This isn’t just about Facebook: When Google is building cities and cars are turning into data-harvesting machines, the need for laws that protect users has never been more
Data is being gathered in virtually every mode of transportation. That means data breaches and misuse happen there too—in transit systems, airlines, ride-hailing services, and even walking, biking and jogging. The risks are perhaps especially great with “connected vehicle” technology. As Facebook and Google have panoptical views of user search histories and consumer habits, vehicles linked into the internet of things gather data on location and driving habits, at both the personal and aggregated levels. Some of that data may be used for safety and crime-prevention purposes; it will also have value to advertisers as cars become roving info-tainment pods. The vulnerabilities to hackers and data abusers will almost certainly grow alongside that in-vehicle ad market.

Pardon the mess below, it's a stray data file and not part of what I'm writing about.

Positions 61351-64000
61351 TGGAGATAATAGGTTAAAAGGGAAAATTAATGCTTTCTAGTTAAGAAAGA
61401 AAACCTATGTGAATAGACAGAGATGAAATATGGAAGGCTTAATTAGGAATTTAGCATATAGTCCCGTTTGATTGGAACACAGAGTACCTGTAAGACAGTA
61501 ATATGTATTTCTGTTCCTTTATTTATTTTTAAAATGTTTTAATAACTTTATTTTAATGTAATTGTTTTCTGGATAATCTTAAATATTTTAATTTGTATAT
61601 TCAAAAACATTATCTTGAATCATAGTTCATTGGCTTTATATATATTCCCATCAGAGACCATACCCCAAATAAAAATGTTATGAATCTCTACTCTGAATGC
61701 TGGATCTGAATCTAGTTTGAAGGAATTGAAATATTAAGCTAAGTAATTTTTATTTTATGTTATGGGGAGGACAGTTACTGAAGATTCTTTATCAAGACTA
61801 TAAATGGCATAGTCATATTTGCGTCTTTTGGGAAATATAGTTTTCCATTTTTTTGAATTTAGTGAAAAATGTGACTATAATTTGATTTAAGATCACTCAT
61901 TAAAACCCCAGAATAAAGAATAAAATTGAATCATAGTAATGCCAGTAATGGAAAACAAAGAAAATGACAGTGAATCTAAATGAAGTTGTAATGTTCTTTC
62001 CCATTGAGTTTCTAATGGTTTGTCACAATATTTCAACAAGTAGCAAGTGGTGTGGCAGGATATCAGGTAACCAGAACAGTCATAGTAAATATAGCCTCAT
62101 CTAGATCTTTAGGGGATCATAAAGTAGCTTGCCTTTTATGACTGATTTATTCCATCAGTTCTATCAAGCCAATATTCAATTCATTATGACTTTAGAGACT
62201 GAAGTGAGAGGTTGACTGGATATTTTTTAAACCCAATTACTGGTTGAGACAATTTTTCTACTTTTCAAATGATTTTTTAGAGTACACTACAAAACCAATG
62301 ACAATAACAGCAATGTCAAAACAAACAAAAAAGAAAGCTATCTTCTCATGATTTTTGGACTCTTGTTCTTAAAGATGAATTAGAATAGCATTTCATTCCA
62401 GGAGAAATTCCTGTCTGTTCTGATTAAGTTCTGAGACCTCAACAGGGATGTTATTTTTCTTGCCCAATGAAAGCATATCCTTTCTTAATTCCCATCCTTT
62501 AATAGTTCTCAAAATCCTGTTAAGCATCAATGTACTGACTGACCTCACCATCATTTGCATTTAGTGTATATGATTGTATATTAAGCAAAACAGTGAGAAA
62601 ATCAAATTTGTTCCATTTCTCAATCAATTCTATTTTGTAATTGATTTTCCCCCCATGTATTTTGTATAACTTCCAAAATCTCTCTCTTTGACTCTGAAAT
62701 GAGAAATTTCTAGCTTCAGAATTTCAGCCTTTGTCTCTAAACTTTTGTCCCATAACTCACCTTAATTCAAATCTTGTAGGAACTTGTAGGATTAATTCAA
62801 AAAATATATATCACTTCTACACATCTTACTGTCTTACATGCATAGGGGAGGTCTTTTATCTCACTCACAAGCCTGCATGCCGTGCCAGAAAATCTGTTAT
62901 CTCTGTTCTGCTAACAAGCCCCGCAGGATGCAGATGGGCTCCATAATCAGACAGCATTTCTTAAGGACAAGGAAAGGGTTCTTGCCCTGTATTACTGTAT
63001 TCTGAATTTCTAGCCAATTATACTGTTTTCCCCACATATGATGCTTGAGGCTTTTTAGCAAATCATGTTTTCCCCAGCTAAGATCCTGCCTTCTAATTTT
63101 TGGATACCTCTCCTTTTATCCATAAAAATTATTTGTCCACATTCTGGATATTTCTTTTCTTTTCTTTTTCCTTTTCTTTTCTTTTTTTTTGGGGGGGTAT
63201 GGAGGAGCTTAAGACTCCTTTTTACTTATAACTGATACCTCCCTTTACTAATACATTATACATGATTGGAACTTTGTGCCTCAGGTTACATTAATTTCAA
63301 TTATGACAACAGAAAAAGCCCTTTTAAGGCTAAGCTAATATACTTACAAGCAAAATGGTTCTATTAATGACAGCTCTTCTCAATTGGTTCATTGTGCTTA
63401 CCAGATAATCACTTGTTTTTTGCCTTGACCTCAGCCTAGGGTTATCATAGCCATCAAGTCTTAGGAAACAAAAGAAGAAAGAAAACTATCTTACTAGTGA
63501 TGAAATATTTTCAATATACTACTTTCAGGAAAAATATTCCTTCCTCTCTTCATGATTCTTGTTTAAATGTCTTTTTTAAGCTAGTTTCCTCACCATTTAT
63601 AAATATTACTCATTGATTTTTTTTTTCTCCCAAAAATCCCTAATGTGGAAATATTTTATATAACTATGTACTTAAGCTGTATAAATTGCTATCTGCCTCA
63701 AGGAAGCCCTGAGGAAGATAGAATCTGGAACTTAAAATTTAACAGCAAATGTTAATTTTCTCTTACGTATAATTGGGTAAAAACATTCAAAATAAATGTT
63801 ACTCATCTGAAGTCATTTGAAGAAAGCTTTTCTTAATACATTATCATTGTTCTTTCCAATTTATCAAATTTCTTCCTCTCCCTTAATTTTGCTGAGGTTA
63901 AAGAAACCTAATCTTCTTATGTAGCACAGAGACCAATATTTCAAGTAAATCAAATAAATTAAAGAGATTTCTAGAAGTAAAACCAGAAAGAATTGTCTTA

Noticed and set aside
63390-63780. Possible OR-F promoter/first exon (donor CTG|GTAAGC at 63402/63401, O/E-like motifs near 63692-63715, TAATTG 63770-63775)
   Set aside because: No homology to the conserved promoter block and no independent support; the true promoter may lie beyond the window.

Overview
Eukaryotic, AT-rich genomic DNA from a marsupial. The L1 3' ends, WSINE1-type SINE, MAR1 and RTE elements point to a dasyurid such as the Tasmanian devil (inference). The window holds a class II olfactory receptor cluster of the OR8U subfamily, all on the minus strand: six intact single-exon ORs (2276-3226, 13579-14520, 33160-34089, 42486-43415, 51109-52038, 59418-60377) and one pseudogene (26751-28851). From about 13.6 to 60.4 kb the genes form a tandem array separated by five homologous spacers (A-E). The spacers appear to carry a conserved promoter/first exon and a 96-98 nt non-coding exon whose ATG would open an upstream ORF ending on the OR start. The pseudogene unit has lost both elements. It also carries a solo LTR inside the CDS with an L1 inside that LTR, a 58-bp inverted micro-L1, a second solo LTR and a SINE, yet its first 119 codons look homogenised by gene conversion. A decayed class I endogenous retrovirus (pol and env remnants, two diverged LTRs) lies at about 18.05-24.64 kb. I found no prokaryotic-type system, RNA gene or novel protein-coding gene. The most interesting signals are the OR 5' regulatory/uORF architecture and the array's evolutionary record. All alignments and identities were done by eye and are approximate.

“Widespread concerns have been raised about the lack of security controls in many IoT devices,” stated the U.S. Government Accountability Office in a May 2017 report on the Internet of Things. “[That] is in part because many vehicles, equipment, and other increasingly IoT-enabled devices were built without anticipating threats associated with Internet connectivity or the requisite security controls.”